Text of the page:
read as an endless run of long-disproven misrepresentations,
attacks on industry trade publications and mocking ridicule
of virtually all responsible demolitionists worldwide
(when mentioned at all, thousands of contractors outside
of Byles' small cabal of sound bite buddies are dismissed
as "glum rivals" and "detractors",
"skulking around" while engaged in
"industry bickering"). So many quotes
and statements in the book are just plain untrue or
appear wildly out of context, this space doesn't allow
listing them all.
above all, the most inexcusable aspect of this book
is its hypocrisy. At its lowest point, the book takes
several demo contractors to task for two tragic fatalities
that resulted from building implosions in Glasgow and
Canberra, then piles on additional derision with unflattering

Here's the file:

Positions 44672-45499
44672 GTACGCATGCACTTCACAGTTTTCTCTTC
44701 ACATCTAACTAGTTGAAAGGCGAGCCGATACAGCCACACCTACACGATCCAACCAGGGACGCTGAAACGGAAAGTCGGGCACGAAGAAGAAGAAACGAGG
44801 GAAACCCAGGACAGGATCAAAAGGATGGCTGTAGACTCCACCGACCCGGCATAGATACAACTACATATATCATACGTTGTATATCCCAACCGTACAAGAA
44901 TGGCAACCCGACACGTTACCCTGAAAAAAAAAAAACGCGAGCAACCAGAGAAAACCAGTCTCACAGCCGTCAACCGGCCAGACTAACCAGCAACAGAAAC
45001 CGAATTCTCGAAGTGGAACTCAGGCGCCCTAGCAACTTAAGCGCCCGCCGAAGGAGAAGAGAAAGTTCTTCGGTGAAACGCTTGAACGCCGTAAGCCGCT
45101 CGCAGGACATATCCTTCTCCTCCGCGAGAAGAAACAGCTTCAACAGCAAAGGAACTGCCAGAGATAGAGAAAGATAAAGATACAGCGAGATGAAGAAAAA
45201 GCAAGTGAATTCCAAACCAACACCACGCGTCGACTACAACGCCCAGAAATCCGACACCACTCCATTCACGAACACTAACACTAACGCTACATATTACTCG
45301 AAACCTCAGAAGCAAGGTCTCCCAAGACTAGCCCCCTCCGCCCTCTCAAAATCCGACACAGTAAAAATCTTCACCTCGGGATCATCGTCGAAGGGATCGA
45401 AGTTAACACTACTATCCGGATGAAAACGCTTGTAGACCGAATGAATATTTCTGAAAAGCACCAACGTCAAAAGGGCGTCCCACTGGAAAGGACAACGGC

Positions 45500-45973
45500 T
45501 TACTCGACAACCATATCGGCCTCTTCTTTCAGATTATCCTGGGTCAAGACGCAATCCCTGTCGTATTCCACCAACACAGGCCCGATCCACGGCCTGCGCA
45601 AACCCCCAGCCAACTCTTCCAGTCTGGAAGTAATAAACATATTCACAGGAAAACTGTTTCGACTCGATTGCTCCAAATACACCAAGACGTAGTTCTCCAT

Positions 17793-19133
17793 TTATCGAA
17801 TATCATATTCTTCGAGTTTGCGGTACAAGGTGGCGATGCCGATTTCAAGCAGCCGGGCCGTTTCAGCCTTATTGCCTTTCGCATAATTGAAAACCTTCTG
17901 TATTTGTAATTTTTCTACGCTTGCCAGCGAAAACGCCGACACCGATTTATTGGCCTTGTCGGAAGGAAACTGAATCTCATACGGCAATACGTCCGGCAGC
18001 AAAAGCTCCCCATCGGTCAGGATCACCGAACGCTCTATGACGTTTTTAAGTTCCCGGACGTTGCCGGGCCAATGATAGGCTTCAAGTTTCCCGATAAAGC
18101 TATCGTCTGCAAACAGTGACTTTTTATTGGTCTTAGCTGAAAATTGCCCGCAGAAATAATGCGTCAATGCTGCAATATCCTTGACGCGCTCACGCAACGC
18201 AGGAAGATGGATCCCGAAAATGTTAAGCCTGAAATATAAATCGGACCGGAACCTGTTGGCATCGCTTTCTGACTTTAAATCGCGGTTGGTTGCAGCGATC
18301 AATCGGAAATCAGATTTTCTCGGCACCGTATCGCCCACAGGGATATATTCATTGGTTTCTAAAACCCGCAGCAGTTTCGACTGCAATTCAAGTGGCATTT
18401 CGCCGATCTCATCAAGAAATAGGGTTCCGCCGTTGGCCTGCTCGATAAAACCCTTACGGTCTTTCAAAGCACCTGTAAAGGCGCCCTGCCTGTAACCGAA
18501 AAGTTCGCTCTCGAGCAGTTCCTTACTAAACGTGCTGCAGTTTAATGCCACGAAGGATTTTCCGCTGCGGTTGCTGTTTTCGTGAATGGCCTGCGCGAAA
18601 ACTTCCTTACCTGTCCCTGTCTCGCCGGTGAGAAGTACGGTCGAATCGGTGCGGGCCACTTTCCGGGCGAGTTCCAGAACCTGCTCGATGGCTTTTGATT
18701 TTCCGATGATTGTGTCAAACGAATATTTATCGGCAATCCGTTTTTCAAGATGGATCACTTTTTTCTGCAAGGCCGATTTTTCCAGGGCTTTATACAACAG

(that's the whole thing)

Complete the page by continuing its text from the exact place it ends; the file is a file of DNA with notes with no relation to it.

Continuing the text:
quotes and personal commentary. Is this warranted? Perhaps.
However further on, when describing one of several fatalities
suffered by one of his favored sound biters, Mr. Byles
sees fit to hold them completely unaccountable, writing,
"In a freak explosion that remains unexplained
to this day, the dynamite detonated [and killed the
again with that? Mr. Byles, the first rule of blasting
is that a detonation is never, ever unexplained. OSHA
sure found a way to explain it while serving up record
fines for willful safety violations in connection with
the event. Similar biased and hypocritical statements
are made in other parts of the book, and Mr. Byles never
explains why he avoids mentioning the disproportionate